I read this Washington Post article this morning and felt compelled to once again point out the potential for disaster associated with President-Elect Obama’s rather hare-brained tax plan. From what I can glean thusfar, the plan entails a potential tax credit of $1000 for couples and $500 for individuals in the middle-class income bracket, and would be effected via reduced tax withholdings on paychecks from employers. So far so good. I love tax credits, and I love tax cuts even more. According to Obama aides, this tax credit is projected to cost the government $140 billion over the next two years, which isn’t a big deal if the sitting administration’s stated goal is to reduce federal spending overall. But therein lies the problem. An Obama administration has promised to increase federal spending to dizzying new heights in an effort to rebuild the nation’s infrastructure, save education and, my favorite, save and create new jobs. So how will the Obama administration recoup the $140 billion loss these middle-class tax credits will inflict? If you paid attention during the campaign, you should know this one by now. They’re going to drastically increase the tax burden on the wealthiest Americans. This plan is unsustainable and will send our already ailing economy into a tailspin, for two reasons.

First, In order to squeeze the wealthiest tax bracket Obama will eliminate the Bush tax cuts. Says David Axelrod, "Whether it expires or whether we repeal it a little bit early, we'll determine later, but it's going to go. It has to go." But eliminating those tax cuts won’t be enough. In fact with the middle-class tax credits Obama is promising they may not even break even, and they’ve got a whole slew of new spending programs in mind. So they’ll most likely raise taxes on the wealthiest Americans above and beyond the pre-Bush tax cut levels. To re-hash basic economics, when you saddle the wealthiest Americans (i.e. – business owners) with inordinately high taxes, the inevitable result is that the cost is passed along to the consumer (i.e. – lower- and middle-class) through higher commodity costs, decreased wages, decreased benefits and job losses, all of which we’re already experiencing as a result of the volatile economy. So the middle-class is going to need those meager tax credits to make up for their increased expenses or unemployment. Again, at best we’re breaking even but more than likely we’ll see a recession kicked into a full-blown depression.

The second reason this plan is unsustainable and doomed to failure is Obama’s recycled New Deal promise to create jobs through new government programs. From what I gather Americans will have the opportunity to go to work building wind turbines, repairing or rebuilding bridges, roads, and other general infrastructure. These programs are intended to offset both current job losses and, I suspect, the widespread and inevitable job losses that will result from the Obama tax plan. This jobs program will have the highly undesirable effect of making yet more Americans dependent upon government for their well-being and very survival. But it is without a doubt not a temporary initiative to get us through hard economic times. These programs will become a long-term burden on the American taxpayer. In Axelrod’s chilling words, “we're not only creating work, but we're laying the foundation for the future of our economy.” Unfortunately for President-Elect Obama and Mr. Axelrod, there will come a day when the taxpayers refuse to continue subsidizing an artificial, government-run industry; a day when there are no more bridges or roads to repair or wind turbines to be built. And what will be done then? Will those workers be employed in dismantling those wind turbines? Or will they be laid off?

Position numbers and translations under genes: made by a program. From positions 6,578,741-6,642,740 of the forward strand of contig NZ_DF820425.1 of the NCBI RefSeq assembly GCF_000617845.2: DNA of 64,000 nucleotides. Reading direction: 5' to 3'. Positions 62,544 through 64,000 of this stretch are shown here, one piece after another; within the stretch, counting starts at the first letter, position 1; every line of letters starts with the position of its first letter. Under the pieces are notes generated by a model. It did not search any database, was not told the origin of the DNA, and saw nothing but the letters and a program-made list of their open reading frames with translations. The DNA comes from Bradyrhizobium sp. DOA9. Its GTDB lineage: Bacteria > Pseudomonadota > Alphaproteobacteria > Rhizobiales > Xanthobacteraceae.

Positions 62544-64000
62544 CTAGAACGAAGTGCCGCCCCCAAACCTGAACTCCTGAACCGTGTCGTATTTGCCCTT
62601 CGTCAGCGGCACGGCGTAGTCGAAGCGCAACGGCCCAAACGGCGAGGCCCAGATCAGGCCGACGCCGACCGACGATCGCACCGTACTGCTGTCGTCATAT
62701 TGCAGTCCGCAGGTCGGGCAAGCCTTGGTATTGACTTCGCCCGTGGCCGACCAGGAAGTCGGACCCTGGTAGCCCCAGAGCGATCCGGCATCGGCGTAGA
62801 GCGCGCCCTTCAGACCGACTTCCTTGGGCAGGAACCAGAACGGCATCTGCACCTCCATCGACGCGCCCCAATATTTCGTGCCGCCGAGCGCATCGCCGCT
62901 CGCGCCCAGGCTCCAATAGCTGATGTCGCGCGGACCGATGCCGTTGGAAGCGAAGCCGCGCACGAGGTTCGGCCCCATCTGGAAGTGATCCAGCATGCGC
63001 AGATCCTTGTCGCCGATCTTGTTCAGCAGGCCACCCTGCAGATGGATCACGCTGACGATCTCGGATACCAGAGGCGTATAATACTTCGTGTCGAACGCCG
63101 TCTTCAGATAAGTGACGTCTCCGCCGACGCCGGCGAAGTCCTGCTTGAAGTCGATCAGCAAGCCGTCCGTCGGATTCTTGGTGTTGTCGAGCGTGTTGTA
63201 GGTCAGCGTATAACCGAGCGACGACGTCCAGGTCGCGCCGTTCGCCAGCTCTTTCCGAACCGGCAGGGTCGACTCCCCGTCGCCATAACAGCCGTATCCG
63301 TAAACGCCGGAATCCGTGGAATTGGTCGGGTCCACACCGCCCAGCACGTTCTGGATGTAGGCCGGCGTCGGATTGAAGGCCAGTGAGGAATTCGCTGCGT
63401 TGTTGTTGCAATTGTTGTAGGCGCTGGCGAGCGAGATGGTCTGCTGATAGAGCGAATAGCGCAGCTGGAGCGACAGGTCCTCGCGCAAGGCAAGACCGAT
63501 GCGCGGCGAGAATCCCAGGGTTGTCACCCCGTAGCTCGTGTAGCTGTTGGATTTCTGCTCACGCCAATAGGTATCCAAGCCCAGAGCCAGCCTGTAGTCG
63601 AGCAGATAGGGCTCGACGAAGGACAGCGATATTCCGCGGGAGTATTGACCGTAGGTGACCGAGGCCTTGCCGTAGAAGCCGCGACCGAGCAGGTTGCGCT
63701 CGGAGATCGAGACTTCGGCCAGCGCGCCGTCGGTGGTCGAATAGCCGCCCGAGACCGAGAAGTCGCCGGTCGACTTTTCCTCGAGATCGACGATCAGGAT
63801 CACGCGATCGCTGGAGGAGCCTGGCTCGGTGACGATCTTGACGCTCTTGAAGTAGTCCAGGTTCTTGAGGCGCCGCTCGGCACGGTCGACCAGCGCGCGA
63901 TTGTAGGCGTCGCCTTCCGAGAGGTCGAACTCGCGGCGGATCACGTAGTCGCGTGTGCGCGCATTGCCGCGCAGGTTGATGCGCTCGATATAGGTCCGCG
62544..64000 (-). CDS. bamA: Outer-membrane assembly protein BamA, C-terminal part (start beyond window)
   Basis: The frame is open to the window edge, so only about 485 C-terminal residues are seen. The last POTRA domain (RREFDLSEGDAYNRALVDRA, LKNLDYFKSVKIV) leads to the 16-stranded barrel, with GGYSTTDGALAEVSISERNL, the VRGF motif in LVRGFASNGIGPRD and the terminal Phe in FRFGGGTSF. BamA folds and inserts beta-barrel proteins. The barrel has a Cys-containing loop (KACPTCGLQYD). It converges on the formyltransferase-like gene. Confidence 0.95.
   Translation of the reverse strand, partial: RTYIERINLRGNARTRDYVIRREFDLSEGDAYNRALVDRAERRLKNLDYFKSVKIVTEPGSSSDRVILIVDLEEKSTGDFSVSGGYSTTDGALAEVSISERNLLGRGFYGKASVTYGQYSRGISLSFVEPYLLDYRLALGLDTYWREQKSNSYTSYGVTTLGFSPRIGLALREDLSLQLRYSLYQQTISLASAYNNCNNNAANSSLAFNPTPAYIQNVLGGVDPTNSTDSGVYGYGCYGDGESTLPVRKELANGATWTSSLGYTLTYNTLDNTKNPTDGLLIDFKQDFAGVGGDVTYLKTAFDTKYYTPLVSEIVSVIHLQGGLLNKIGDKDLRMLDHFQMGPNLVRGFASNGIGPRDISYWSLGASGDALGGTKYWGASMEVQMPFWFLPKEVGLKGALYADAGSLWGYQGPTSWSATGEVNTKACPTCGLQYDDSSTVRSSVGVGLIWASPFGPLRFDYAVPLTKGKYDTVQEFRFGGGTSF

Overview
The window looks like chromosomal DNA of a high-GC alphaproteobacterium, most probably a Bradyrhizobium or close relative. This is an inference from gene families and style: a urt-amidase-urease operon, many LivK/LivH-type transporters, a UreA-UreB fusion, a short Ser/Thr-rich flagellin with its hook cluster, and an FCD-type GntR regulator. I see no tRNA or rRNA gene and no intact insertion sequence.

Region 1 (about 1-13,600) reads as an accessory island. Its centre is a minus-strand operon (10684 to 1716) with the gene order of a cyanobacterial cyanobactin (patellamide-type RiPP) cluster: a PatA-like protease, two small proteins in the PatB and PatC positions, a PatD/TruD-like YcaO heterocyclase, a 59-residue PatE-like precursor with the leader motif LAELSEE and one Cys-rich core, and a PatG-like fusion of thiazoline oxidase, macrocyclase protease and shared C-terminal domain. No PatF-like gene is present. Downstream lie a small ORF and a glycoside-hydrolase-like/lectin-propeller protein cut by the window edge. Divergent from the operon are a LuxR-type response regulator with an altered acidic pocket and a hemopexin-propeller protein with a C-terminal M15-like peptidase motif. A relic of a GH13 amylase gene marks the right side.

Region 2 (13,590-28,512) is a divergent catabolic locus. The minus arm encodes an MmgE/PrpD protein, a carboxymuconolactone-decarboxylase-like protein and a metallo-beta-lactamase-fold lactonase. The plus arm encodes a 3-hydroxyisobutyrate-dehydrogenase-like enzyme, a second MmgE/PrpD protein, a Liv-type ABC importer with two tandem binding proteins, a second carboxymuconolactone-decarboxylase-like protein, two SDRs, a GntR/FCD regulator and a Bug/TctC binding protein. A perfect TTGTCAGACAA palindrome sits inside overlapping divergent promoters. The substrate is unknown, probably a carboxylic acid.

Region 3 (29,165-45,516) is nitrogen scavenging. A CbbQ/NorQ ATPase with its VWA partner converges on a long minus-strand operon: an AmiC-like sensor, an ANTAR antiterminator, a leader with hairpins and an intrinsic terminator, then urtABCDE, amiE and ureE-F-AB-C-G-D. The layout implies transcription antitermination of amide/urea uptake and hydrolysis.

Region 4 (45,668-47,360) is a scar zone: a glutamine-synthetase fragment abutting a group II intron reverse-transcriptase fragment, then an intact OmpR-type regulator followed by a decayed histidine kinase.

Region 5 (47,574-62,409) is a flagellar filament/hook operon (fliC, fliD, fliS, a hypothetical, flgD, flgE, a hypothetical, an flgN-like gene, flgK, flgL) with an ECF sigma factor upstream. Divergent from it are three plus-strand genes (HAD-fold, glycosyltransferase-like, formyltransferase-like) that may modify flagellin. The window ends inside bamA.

Government largesse will not save us from economic difficulty. Tax credits may be part of the answer, yes, but tax cuts across the board offset by a reduction in government spending is even better. That is a sustainable solution, one that doesn’t create tautological programs that will merely bring us full circle in another four years while worsening the current economy. Of course as a fellow blogger astutely points out, this isn’t as easy as it sounds. It requires debate on some very politically sensitive issues, such as military spending and defense contracting or welfare and Medicaid programs. Politicians have to grow a pair and start thinking of long-term solutions rather than continuously kicking the can down the road.

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